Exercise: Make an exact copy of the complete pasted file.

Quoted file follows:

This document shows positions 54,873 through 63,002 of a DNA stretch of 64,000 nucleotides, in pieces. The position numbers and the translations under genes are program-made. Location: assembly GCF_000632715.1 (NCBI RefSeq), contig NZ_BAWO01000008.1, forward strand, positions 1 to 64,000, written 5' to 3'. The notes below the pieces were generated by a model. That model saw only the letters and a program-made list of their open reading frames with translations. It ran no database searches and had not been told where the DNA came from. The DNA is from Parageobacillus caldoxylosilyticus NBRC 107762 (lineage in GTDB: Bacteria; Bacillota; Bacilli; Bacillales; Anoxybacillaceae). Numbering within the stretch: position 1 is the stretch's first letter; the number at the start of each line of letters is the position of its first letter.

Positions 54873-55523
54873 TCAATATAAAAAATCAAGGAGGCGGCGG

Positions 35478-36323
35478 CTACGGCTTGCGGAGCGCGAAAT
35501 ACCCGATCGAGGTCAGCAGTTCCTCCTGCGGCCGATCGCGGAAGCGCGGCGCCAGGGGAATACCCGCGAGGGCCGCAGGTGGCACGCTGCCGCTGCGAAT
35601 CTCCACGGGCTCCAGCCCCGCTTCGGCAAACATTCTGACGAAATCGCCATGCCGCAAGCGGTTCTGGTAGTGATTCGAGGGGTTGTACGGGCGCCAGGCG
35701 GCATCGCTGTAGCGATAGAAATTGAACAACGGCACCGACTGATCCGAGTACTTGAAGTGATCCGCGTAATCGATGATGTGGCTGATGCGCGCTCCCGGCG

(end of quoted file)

This document shows positions 54,873 through 63,002 of a DNA stretch of 64,000 nucleotides, in pieces. The position numbers and the translations under genes are program-made. Location: assembly GCF_000632715.1 (NCBI RefSeq), contig NZ_BAWO01000008.1, forward strand, positions 1 to 64,000, written 5' to 3'. The notes below the pieces were generated by a model. That model saw only the letters and a program-made list of their open reading frames with translations. It ran no database searches and had not been told where the DNA came from. The DNA is from Parageobacillus caldoxylosilyticus NBRC 107762 (lineage in GTDB: Bacteria; Bacillota; Bacilli; Bacillales; Anoxybacillaceae). Numbering within the stretch: position 1 is the stretch's first letter; the number at the start of each line of letters is the position of its first letter.

Positions 54873-55523
54873 TCAATATAAAAAATCAAGGAGGCGGCGG

Positions 35478-36323
35478 CTACGGCTTGCGGAGCGCGAAAT
35501 ACCCGATCGAGGTCAGCAGTTCCTCCTGCGGCCGATCGCGGAAGCGCGGCGCCAGGGGAATACCCGCGAGGGCCGCAGGTGGCACGCTGCCGCTGCGAAT
35601 CTCCACGGGCTCCAGCCCCGCTTCGGCAAACATTCTGACGAAATCGCCATGCCGCAAGCGGTTCTGGTAGTGATTCGAGGGGTTGTACGGGCGCCAGGCG
35701 GCATCGCTGTAGCGATAGAAATTGAACAACGGCACCGACTGATCCGAGTACTTGAAGTGATCCGCGTAATCGATGATGTGGCTGATGCGCGCTCCCGGCG